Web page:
Netskope, the leader in cloud security, today announced the results of a survey entitled “Cloud Malware and Data Breaches: 2016 Study,” conducted in partnership with Ponemon Institute. The study found the growing use of cloud services and the lack of visibility into sensitive information in the cloud can result in more damaging or costly data breaches.
The survey found that the majority of enterprises have not or do not know if they inspect their cloud services for malware. Considering that Netskope research estimates that less than five percent of cloud services are sanctioned, it is unlikely respondents are inspecting all potential services (sanctioned and unsanctioned), raising the possibility that the portion of cloud services that contains malware is even larger.
The findings also reveal that while 36 percent of business applications are now stored in the cloud, fewer than half of them are known, officially sanctioned or approved by IT. While respondents understand the risk of data breaches, nearly a third could not determine if they had been breached or what types of data were lost in the breach(es).
“These data confirm that while cloud adoption is very much on the rise, organisations still lack confidence in the cloud’s ability to protect sensitive information,” said Sanjay Beri, founder and CEO, Netskope. “With the rise of cloud threats like accidental data exposure, malware and ransomware aimed at exfiltrating data and extracting financial gain from sensitive data, IT teams need more robust intelligence, protection, and remediation to protect their data from breach or loss.”
Companies lack insight into breaches, malware infections a growing threat
Over half of respondents say the use of cloud services significantly increases the likelihood of a data breach, yet the majority have neither visibility nor have they taken the correct precautions to prevent breaches involving cloud.
- Nearly 20 per cent cannot determine if they experienced a breach or not, indicating a significant lack of insight into security policies and data currently stored in the cloud.
- For companies that did experience a data breach in the last year (19 per cent), 38 per cent say it was the cloud service itself that was breached. However, 30 per cent don’t have any idea how the breach occurred, and 33 per cent could not determine what data were lost or stolen.
- Malware is a significant source of data breaches as well: 36 per cent of respondents experienced a malware attack in the last year, but almost half (44 per cent) do not inspect the cloud for malware, and 11 per cent are unsure if they do.
- Of those organisations that do inspect the cloud for malware, 55 per cent of respondents say they found malware in the cloud.
A look at the fragile cloud environment
Cloud adoption is on the rise. A recent forecast from 451 Research predicts that three in five (60 per cent) of enterprise workloads will run in the cloud by mid-2018, up from two in five (41 per cent) today. This report found that as more software and business applications move to the cloud, knowledge about what applications are in the cloud decreases, putting confidential and sensitive information at risk.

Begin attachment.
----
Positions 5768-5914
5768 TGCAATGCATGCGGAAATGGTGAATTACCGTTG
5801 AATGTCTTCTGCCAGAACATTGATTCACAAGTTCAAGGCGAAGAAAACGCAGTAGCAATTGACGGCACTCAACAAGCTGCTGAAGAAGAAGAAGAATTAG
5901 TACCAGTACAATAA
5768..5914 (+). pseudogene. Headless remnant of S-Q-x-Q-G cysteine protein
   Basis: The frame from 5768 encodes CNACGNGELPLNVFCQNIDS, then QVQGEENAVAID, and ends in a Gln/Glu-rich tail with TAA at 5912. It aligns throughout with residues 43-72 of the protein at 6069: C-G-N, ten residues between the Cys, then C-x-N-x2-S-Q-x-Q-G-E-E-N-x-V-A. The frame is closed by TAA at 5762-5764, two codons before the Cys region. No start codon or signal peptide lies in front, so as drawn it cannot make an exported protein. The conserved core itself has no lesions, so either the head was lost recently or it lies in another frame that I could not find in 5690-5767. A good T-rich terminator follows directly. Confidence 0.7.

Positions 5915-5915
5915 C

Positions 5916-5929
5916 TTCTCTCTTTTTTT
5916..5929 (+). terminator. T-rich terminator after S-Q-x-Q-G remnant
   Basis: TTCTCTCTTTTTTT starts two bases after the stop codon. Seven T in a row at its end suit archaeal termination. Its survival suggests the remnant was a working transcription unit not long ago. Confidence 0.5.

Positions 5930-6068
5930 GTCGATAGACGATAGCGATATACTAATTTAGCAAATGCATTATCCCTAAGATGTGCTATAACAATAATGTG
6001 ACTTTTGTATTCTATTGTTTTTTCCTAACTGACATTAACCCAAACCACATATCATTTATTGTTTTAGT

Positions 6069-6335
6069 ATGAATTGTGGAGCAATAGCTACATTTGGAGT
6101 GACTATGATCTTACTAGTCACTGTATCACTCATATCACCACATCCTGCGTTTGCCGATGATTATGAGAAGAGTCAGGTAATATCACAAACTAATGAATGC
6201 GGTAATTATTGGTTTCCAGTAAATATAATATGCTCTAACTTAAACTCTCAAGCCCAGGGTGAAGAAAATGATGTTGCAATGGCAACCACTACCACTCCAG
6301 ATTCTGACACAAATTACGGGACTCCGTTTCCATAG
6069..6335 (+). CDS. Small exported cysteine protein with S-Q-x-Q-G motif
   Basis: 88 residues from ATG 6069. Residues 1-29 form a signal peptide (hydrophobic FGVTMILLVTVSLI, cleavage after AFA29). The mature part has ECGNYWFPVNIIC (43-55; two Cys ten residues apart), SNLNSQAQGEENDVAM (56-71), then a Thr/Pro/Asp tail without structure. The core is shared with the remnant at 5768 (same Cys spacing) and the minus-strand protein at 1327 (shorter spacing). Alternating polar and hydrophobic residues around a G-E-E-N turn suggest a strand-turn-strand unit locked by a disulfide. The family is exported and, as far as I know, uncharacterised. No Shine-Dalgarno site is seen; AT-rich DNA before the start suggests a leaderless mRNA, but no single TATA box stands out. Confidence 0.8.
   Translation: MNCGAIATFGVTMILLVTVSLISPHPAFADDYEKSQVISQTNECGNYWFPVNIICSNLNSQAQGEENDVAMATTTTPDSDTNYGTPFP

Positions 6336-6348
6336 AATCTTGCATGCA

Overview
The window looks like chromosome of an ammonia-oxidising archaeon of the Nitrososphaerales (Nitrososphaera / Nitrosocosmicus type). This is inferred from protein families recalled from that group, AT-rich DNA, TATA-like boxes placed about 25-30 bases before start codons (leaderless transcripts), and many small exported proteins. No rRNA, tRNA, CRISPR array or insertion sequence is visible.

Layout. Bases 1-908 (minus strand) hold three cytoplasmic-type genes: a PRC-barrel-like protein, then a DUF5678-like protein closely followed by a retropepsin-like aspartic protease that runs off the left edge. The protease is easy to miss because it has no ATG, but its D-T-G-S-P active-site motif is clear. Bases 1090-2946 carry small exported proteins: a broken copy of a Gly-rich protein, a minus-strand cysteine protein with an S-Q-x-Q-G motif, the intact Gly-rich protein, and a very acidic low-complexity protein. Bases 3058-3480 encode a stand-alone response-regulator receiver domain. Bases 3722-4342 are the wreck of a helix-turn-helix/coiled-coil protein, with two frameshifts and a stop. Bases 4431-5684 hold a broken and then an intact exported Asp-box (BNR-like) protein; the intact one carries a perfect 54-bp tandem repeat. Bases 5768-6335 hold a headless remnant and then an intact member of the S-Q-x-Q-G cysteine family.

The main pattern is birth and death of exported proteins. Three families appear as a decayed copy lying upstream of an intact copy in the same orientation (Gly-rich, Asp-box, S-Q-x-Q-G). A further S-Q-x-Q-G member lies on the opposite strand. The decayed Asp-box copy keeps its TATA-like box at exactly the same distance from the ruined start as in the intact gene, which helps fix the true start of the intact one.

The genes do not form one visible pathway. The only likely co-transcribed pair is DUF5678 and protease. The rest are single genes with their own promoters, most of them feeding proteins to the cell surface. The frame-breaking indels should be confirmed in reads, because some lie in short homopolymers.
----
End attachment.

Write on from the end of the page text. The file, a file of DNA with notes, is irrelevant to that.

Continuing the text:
- The estimated percentage of software applications in the cloud has increased from 31 per cent in 2014 to 36 per cent in 2016. Apps that are known, officially sanctioned or approved by IT decreased from 33 per cent to 30 per cent, indicating cloud adoption may be outpacing security measures.
- When asked what cloud security risks are most concerning, 59 per cent of respondents say it is the possibility of experiencing compliance violations and regulatory actions and 50 per cent say it is the loss of control and the ability to influence end-user actions.
Money talks: The economic impact of data breaches
Companies were asked to estimate the cost of data breaches involving the loss of 100,000 or more customer records within the last 12 months. They calculated a customer information breach would have cost them almost $16 million, taking into consideration the cost of remediation and technical support, lost business opportunities, and lost productivity because of downtime.
- The largest cost (40 per cent) is damage to reputation and brand, with companies estimating a spend of $6.20 million.
- Cleanup and remediation spend was approximately $3.27 million, while damage or theft of IT assets and infrastructure accounted for just under a million dollars per year.
- For a data breach associated with intellectual property, damage to reputation and brand value again represents the largest estimated data breach cost component, at $4.68 million, nearly half (44 per cent) of the total estimated cost of $10.22 million. 38 per cent believe there is more than a 10 per cent chance of an IP-related data breach happening in the next year.
More cloud, more problems: The cloud multiplier effect
Respondents were asked to estimate the likelihood of a data breach when considering a number of IT scenarios involving an increased use of the cloud. The growing use of cloud services (SaaS) and the increase in backup and storage of confidential data in the cloud is most likely to cause a data breach in the cloud:
- 81 per cent believe an increase in cloud services usage of 50 per cent within the next year will increase the probability of a data breach. 86 per cent agree a 50 per cent increase in backup and storage of sensitive information in the cloud would also increase the probability of a data breach.
- Early cloud adopters are still skeptical: 40 per cent believe their cloud service providers enable security technologies to protect and secure sensitive or confidential information, and only 29 per cent believe cloud apps are in full compliance with privacy and data protection regulation and law.